Pet safety tips to prevent dog dehydration

  • Always ensure your dog has easy access to fresh, cool water.
  • Even on cooler days, prolonged exposure to the sun can be harmful. Make sure your dog has a shady place to rest, so they don’t have to pant so much to cool down.
  • Try offering ice cubes or frozen treats made from dog-safe unseasoned broth to help keep your dog hydrated and cool.

3. Parasites: Fleas, Ticks, and Heartworms

Pesky parasites thrive during the warm summer weather. If you and your dog spend time in nature, you’re more likely to encounter disease-carrying fleas, ticks, and mosquitoes that could harm your pet.

Despite the risks, there’s no need to avoid the great outdoors this summer. With a proactive plan to prevent parasites, you and your dog can enjoy nature all summer long.

Parasite prevention guidelines

  • Regularly check your dog for signs of fleas and ticks after you spend time outside, and carefully remove any parasites you find.
  • To eliminate fleas and ticks in your home, wash your pet’s bedding and vacuum regularly.
  • Reduce the risk of parasites in your yard by clearing out places fleas and ticks like to hide, like tall grasses and patches of weeds. Get rid of standing water, too, which can attract breeding mosquitoes.
  • Most importantly, use year-round parasite prevention to guard your dog against the threats in your region. Ask your veterinarian whether a broad-spectrum preventative would be a good choice. These convenient combo medications protect against fleas, ticks, and heartworms in one monthly dose.
SImparica Trio for dogs
NexGard Plus
Trifexis for dogs

4. Sunburn and Burned Paws

Most of us wouldn’t think about spending a day in the hot sun without sun protection. The same should apply to our dogs.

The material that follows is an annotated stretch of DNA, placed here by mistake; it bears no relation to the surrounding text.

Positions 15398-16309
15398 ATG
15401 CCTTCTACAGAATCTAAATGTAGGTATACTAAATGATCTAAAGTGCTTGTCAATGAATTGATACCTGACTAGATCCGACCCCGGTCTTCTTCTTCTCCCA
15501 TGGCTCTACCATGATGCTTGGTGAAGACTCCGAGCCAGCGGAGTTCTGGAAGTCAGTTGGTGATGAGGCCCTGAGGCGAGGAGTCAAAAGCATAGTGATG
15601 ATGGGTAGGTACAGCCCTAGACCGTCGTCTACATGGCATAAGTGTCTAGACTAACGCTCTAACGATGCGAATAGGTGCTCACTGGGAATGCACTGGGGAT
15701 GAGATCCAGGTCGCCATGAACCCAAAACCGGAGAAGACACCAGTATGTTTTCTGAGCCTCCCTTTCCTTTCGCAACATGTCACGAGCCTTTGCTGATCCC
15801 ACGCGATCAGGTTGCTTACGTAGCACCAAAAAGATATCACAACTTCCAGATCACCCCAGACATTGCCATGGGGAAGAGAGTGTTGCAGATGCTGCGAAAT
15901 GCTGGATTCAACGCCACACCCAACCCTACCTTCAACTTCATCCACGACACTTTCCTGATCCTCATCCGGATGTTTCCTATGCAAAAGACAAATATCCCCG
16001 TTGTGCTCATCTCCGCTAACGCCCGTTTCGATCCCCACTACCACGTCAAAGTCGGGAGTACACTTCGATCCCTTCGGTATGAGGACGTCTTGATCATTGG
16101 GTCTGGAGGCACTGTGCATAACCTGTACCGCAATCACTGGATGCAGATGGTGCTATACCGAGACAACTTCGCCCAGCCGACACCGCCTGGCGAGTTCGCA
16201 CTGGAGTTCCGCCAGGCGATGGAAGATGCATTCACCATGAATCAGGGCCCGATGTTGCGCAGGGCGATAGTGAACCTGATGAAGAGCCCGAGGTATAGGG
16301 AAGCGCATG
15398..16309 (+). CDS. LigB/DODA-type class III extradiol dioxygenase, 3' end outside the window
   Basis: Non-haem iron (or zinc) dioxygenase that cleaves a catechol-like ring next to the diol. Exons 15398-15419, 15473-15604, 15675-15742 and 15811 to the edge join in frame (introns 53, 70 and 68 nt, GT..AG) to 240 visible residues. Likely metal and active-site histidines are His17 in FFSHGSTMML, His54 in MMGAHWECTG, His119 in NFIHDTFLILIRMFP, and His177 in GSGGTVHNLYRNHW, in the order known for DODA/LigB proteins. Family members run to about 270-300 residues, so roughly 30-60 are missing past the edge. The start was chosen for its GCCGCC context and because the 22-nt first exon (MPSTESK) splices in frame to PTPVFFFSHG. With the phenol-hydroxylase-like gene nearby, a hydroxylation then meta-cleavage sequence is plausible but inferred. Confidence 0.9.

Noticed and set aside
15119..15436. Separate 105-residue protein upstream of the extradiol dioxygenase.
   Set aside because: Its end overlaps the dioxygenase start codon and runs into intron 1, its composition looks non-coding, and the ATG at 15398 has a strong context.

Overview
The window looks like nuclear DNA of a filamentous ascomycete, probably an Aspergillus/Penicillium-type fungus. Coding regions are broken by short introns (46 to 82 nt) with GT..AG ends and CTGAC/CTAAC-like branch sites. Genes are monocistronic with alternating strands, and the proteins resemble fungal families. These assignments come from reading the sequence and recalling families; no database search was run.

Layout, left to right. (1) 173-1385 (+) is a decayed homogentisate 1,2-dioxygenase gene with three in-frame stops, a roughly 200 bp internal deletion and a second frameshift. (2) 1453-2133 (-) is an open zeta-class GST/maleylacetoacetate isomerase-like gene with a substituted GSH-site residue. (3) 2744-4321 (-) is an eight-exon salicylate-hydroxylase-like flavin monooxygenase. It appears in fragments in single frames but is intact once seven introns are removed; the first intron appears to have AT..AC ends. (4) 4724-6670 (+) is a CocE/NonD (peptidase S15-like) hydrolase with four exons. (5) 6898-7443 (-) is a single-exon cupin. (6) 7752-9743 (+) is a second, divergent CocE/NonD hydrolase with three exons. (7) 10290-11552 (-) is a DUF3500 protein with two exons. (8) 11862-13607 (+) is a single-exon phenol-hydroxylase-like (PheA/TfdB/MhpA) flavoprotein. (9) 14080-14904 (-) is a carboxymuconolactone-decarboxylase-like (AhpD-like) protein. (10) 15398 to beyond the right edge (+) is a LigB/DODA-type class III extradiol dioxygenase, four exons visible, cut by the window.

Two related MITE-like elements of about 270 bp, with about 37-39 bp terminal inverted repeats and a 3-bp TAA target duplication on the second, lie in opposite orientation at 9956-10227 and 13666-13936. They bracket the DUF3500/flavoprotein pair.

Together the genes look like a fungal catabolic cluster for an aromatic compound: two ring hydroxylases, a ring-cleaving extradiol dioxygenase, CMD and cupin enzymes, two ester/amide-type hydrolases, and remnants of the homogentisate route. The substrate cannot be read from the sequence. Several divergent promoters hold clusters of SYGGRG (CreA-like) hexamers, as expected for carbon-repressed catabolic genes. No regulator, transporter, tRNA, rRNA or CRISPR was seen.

Dogs can get sunburned, just like us. This is especially true for dogs with short or light-colored coats. And the health effects of burns from UV rays on dogs are just as dire. Sunburn in dogs can lead to skin damage and increase the risk of skin cancer.

Summer burn hazards don’t just come from above. In warmer weather, hot asphalt and sand can burn sensitive dog paws, especially during the peak heat hours of the day.

Preventing sunburns and paw burns

  • Apply pet-safe sunscreen to your dog’s exposed skin, especially areas like the nose, ears, and belly, which are particularly vulnerable to burning.
  • Don’t use sunscreen made for humans on your dog, even in a pinch. It can contain ingredients that could harm your dog if they lick it off.
  • Test heat-absorbing surfaces before you walk your dog on them.
  • If your dog’s paws are particularly sensitive, consider investing in protective dog booties for summer to reduce the risk of paw burns.

Always consult your veterinarian about the best way to treat burns in dogs. They may recommend simple remedies for mild burns. But if the skin is cracked or compromised, it’s best not to put anything like cream or ointment on more severe burns at home.